Comic Picks By The Glick

A Bride’s Story vol. 4

January 31, 2013

Kaoru Mori changes up the tone with this volume, pushing it more towards overt comedy this time out.  The reasons for that are right on the cover.  We’re introduced to them after Mr. Smith falls off of his camel into a lake and is rescued by the twins Laila and Leily who find out that he’s (posing as) a doctor and promptly invite him back to their home so he can have a look at their grandad.  Once the word of Smith’s medical prowess spreads throughout the town, he’s promptly shunted off into the background so we can focus on the exploits of the two sisters.  Though some might find their personalities to be more grating than endearing, I ultimately found myself in the latter camp.

Laila and Leily have only one thing on their teenage minds right now:  finding a husband who is wealthy, handsome and willing to do whatever they say.  Having more exuberance and cheek than common sense means that their plans in this area are doomed to fail from the start.  One of them involves knocking a traveler out with a fish, so they’re at least good for a laugh.  What makes these girls likeable in spite of such actions is that we’re not asked to accept such behavior as impossibly cute.  The girls always suffer consequences for their actions, whether it’s embarrassment, a knock on their heads from their dad, or just the general sting of failure.  It’s also refreshing to see the adults are smart enough to keep them in line, as evidenced by the “charm” promised by their grandmother to get them a good husband.

This is a series about brides, however, and the focus comes back to that when their father finally does find some husbands for the girls.  To their dismay, it’s not the match of their dreams.  To the readers, the solution may seem somewhat conventional but it’s nicely tempered by a feeling of inevitability.  Though the girls may have had big dreams, the reality is that things were always likely to turn out this way.  I imagine it happened a lot like that back in the day, as it still happens a lot in the present as well.  Such a situation may come off as disheartening, but Mori is skilled enough at characterization to make us believe that the seeds of romance planted between the characters here will truly blossom down the road.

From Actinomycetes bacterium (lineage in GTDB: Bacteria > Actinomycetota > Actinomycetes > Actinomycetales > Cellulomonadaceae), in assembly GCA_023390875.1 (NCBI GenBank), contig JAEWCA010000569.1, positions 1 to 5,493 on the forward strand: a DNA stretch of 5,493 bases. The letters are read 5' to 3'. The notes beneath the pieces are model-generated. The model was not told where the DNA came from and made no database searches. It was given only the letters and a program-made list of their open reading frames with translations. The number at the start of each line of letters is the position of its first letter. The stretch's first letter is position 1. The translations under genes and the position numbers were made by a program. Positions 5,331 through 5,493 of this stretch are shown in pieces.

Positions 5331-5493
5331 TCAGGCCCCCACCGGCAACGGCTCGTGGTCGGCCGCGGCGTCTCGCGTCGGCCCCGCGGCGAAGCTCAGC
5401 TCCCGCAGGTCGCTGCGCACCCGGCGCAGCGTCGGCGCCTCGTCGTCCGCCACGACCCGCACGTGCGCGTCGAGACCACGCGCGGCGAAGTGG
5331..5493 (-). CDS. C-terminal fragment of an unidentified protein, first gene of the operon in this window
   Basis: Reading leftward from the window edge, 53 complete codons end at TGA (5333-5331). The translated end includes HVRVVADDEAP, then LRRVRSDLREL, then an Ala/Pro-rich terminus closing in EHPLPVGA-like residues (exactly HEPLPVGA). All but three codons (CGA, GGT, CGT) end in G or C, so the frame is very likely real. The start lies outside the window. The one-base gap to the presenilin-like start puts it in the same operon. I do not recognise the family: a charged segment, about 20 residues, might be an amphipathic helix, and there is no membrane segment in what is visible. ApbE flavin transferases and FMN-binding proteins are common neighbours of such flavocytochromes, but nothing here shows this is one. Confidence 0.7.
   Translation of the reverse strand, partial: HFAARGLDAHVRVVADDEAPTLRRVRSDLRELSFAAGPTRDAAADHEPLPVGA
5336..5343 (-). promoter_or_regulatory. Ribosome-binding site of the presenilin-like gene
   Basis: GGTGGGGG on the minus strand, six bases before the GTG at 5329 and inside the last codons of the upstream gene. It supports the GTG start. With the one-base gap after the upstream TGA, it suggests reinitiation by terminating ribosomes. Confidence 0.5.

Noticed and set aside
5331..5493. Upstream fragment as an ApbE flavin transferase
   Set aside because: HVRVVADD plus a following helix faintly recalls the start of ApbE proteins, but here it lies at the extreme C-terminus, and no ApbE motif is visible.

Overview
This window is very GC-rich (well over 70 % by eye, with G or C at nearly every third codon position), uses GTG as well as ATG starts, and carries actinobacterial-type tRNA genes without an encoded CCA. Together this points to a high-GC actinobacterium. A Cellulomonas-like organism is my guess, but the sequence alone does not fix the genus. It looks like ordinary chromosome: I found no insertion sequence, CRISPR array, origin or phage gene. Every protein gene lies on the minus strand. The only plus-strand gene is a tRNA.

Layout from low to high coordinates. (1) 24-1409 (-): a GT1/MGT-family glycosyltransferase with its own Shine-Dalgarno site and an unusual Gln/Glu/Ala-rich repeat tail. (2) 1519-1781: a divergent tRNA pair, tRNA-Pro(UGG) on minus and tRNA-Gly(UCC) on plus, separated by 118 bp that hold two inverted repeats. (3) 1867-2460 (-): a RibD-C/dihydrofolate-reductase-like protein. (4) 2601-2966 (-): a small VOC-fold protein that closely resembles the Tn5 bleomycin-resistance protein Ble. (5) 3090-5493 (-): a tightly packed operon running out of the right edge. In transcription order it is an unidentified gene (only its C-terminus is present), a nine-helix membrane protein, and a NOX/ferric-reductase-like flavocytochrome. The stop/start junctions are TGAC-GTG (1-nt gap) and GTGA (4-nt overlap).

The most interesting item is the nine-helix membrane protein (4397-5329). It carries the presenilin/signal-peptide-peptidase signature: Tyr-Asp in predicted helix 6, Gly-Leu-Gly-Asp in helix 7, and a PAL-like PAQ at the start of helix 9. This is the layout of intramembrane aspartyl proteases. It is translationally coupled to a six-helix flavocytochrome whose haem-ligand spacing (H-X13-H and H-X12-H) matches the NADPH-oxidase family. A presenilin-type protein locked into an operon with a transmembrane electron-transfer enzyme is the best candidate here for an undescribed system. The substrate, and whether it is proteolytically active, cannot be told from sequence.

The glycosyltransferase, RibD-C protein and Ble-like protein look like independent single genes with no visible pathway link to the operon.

Afterwards, things careen back towards slapstick as Laila and Leily’s mother gives them a crash course in bridehood -- no, really, that’s what the chapter’s called -- and proceeds to drill just about everything they need to know about being a good bride in the last real chapter of the book.  It’s very, very silly, as ropes and nets are used to make sure the girls escape and the mother plays the role of overbearing taskmaster to the hilt, but it still manages some emotional heft at the end.  For all of its ridiculousness that final story still manages to really underscore the importance of family not only in terms of the knowledge passed down from one generation to the next, but the closeness it provides as well.  In reading this I was reminded of nothing so much as Jason Aaron’s more over-the-top Marvel work and how he can still manage to tell a compelling story despite filling it to the brim with the most ridiculous superhero concepts.  I got the exact same feeling here.

At the end of the volume, it becomes clear that we’ll be hanging around here for a little while longer.  I’m very much down with that, as well as the bits at the beginning of the volume that catch us up with Amir’s brother and his fellow tribesmen as they try to strike up an alliance with a neighboring tribe.  That we’re seeing them again now means that Mori clearly has some long-term plans for them that will no doubt come back to involve Amir, and likely Mr. Smith as well in the future.  While the volume-to-volume storytelling has been strong enough to overcome the lack of an overarching story, the fact that we’re getting one now has me even more excited to see what happens next.  This isn’t just one of the best manga out there, it’s one of the best comics on the market period.  Yes, it may be a series of character studies set in the 19th Century on the Silk Road, but it’s as engrossing as any sci-fi cataclysm, zombie apocalypse, or superhero crossover.

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